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Who We Help

This year we will care for 12,000 individuals without homes.

Who are they? They are us.

They are children, youth, families and adults... But they are living in shelters; transitional housing; on other people’s couches; and on the streets—under bridges, on benches and in tents, abandoned buildings and cars. Some don’t know where they will sleep tonight, and most don’t know when or where they will eat their next meal.  

They are employed and unemployed; educated and career professionals; veterans of war; immigrants; black, white and brown; gay, straight and transgender... But they also are victims of abuse, loss and bad luck.

They get sick and need assistance... But they are the poorest of the poor, for whom life’s simplest tasks are a challenge.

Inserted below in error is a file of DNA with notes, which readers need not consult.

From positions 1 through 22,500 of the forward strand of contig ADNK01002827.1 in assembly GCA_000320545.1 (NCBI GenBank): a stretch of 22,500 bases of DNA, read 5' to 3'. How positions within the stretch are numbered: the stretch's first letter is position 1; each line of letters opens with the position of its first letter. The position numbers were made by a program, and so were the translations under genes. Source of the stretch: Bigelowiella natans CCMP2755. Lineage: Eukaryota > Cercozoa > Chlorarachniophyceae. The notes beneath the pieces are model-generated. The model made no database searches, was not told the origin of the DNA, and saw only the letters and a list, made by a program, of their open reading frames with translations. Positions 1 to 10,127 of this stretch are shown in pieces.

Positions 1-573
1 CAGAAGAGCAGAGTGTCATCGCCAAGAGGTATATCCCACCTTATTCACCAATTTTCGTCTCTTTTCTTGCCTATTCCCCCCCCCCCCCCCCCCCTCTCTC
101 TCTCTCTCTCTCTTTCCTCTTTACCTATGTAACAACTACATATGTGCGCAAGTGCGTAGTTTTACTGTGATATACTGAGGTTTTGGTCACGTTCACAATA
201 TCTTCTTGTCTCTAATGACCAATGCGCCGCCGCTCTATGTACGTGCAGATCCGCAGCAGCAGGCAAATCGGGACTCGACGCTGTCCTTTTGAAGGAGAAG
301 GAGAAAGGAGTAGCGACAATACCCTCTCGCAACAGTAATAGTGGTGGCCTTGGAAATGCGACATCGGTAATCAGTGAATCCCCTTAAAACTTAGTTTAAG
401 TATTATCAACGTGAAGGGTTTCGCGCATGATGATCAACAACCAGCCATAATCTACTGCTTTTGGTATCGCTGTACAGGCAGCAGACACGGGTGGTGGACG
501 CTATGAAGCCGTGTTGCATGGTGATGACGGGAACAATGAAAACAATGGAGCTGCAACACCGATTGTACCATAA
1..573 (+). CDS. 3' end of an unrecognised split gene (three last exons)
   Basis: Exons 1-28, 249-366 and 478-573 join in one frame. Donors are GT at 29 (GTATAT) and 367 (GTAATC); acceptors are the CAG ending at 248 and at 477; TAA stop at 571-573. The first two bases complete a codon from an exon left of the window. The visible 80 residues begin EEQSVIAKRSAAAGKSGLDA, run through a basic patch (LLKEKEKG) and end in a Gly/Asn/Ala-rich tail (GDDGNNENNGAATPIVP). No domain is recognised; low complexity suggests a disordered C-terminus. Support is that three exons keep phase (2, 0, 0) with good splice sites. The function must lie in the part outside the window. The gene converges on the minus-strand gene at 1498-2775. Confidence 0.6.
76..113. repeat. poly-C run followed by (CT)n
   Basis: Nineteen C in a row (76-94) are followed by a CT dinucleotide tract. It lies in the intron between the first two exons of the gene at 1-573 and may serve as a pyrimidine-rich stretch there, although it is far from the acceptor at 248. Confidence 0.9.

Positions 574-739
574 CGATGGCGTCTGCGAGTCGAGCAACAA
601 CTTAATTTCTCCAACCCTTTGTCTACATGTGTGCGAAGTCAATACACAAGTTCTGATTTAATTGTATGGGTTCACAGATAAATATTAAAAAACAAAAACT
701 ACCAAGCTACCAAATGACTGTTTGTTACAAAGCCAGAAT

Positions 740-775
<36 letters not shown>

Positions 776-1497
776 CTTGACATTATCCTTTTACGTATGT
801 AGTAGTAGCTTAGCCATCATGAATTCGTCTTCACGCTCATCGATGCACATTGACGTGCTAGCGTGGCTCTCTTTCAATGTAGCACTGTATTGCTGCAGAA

They are us... But they also are among the millions of people across our country who, thanks to bad public policies, are edged out of opportunities for affordable housing and livable incomes.

James Barnes, Client

"People who experience homelessness come from all different backgrounds, and people become homeless for all different types of reasons. You’re not going to find just the drug addict and the wino, but people who become homeless because of the loss of a job, family, car or house; a lack of work; or because of a death in the family or a divorce."


Walt Mell’s blue eyes droop just a little but they have a twinkle to them. His whole face smiles when he talks. The last 20 or so of his 53 years have been hard. But what you notice right away about Walt is his levity. He goes to the ER for his regular nosebleeds, he says, and he comes to the Health Care for the Homeless clinic in Baltimore County to bring cookies to the staff and "fatten them up."

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